1 I half expected to see him drop down before my face and die of deadly cold.
2 "He had a badly bruised face," said I, recalling what I hardly knew I knew.
3 When I saw him turning, I set my face towards home, and made the best use of my legs.
4 Consequently, I said as little as I could, and had my face shoved against the kitchen wall.
5 As he looked at the fire, I thought I saw a cunning expression, followed by a half-laugh, come into his face.
6 Saving for the one weird smile at first, I should have felt almost sure that Miss Havisham's face could not smile.
7 But if he had looked at me for an hour or for a day, I could not have remembered his face ever afterwards, as having been more attentive.
8 The other convict was livid to look at, and, in addition to the old bruised left side of his face, seemed to be bruised and torn all over.
9 And then I looked at the stars, and considered how awful it would be for a man to turn his face up to them as he froze to death, and see no help or pity in all the glittering multitude.
10 Joe was a fair man, with curls of flaxen hair on each side of his smooth face, and with eyes of such a very undecided blue that they seemed to have somehow got mixed with their own whites.
11 I got rid of my injured feelings for the time by kicking them into the brewery wall, and twisting them out of my hair, and then I smoothed my face with my sleeve, and came from behind the gate.
12 That, if Joe knew it, and at any subsequent period of our joint domestic life remarked that his beer was flat or thick, the conviction that he suspected Tar in it, would bring a rush of blood to my face.
13 But when she was gone, I looked about me for a place to hide my face in, and got behind one of the gates in the brewery-lane, and leaned my sleeve against the wall there, and leaned my forehead on it and cried.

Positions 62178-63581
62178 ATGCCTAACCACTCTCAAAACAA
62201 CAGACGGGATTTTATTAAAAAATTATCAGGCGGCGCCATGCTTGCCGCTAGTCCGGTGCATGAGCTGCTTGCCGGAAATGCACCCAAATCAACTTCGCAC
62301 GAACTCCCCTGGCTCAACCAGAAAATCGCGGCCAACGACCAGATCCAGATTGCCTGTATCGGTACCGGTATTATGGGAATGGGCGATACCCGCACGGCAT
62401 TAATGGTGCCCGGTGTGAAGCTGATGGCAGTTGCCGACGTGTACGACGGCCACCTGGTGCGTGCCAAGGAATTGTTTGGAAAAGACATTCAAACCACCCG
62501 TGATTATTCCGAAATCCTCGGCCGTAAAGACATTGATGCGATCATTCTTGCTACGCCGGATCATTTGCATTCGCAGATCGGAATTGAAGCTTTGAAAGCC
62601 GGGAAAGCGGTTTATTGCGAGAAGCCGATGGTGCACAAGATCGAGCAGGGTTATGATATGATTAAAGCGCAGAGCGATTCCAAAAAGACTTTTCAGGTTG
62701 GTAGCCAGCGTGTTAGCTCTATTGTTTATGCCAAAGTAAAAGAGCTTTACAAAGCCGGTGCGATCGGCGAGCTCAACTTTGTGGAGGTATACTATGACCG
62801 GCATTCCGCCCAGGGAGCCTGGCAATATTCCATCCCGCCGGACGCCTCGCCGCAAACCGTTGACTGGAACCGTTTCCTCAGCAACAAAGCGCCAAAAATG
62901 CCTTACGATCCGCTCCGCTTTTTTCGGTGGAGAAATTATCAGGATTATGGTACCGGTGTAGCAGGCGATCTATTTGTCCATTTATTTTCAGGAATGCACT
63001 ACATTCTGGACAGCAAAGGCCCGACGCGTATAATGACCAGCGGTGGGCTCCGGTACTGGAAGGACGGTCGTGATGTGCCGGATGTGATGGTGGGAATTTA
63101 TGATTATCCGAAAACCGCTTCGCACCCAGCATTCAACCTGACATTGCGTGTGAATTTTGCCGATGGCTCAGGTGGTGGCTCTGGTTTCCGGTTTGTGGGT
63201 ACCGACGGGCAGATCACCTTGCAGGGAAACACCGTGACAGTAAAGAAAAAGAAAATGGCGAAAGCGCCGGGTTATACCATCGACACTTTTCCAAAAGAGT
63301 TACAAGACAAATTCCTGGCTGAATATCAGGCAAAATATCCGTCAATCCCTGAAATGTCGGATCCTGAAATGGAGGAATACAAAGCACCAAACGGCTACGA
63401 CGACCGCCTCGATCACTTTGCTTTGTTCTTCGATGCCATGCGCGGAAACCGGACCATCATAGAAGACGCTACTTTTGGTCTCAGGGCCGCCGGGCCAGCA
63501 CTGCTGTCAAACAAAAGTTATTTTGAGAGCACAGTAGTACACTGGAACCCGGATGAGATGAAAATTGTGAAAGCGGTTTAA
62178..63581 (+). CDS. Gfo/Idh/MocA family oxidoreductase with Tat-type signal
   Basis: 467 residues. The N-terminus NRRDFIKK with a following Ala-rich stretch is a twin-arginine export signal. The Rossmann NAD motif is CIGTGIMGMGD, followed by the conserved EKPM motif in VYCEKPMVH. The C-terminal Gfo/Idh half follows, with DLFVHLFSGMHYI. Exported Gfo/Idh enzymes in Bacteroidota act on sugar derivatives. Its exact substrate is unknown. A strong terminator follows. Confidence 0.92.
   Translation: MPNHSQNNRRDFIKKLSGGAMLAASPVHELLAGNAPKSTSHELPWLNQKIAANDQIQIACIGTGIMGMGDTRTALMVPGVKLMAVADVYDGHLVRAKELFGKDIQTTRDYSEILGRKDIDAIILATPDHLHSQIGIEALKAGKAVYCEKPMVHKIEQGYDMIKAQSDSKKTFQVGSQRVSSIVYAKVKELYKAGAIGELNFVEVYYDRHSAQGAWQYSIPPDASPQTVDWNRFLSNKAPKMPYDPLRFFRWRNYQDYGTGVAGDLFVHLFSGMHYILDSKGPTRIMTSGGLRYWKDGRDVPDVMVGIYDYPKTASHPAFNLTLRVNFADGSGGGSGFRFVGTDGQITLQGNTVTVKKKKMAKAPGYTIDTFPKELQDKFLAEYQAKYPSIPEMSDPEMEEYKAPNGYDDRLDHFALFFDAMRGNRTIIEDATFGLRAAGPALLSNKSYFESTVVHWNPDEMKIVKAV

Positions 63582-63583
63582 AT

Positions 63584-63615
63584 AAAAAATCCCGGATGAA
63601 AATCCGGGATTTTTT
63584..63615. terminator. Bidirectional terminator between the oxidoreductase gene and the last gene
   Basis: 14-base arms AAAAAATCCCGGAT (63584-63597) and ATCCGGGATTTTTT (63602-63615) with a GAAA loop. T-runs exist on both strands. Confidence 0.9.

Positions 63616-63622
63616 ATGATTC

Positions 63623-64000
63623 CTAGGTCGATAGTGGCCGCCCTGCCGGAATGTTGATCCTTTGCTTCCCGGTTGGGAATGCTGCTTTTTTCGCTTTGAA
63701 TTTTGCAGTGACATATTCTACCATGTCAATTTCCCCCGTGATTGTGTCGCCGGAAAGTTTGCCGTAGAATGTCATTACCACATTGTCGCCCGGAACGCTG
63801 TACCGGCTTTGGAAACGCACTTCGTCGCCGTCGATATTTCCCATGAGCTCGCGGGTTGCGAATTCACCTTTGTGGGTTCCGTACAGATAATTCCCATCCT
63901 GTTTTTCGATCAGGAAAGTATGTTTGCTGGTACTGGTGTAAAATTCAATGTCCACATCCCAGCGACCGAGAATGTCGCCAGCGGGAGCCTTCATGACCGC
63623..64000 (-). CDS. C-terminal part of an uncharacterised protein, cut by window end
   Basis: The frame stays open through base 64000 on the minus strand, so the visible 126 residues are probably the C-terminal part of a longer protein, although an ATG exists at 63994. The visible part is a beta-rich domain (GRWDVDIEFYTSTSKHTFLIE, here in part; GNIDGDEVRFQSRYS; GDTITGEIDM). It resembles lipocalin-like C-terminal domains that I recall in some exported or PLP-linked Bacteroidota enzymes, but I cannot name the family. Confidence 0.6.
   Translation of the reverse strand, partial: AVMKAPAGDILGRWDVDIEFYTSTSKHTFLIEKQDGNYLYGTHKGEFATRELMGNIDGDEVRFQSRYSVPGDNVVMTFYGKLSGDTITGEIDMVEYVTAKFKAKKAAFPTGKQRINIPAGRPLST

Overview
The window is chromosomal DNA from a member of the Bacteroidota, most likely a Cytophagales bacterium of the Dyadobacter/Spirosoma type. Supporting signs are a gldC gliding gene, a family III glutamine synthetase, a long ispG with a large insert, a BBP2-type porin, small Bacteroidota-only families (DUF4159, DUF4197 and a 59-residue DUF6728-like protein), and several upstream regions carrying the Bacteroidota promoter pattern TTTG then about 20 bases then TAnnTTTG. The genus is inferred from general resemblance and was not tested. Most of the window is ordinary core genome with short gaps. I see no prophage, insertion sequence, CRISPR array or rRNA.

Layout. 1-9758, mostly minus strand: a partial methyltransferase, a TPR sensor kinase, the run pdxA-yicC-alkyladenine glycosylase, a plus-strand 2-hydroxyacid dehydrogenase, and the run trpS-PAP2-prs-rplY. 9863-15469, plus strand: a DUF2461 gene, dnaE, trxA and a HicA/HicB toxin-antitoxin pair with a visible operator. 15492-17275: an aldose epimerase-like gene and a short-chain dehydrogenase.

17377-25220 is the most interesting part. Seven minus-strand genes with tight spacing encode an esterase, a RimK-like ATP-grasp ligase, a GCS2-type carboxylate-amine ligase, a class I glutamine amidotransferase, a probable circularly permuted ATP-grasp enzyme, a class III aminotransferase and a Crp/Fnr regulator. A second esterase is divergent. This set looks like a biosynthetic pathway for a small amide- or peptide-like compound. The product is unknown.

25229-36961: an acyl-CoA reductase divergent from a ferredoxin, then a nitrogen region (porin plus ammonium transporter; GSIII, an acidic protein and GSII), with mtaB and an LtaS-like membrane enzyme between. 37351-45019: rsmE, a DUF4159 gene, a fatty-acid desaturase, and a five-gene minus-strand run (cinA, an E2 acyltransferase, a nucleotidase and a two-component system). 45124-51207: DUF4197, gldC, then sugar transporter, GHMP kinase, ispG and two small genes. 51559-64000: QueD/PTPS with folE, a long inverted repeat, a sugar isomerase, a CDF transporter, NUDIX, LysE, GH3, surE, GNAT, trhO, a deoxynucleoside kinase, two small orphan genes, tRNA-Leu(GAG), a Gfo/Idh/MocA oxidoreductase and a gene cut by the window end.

14 And I soon found myself getting heavily bumped from behind in the nape of the neck and the small of the back, and having my face ignominiously shoved against the kitchen wall, because I did not answer those questions at sufficient length.
15 And yet this man was dressed in coarse gray, too, and had a great iron on his leg, and was lame, and hoarse, and cold, and was everything that the other man was; except that he had not the same face, and had a flat broad-brimmed low-crowned felt hat on.
16 With that, she pounced upon me, like an eagle on a lamb, and my face was squeezed into wooden bowls in sinks, and my head was put under taps of water-butts, and I was soaped, and kneaded, and towelled, and thumped, and harrowed, and rasped, until I really was quite beside myself.
17 A figure all in yellow white, with but one shoe to the feet; and it hung so, that I could see that the faded trimmings of the dress were like earthy paper, and that the face was Miss Havisham's, with a movement going over the whole countenance as if she were trying to call to me.
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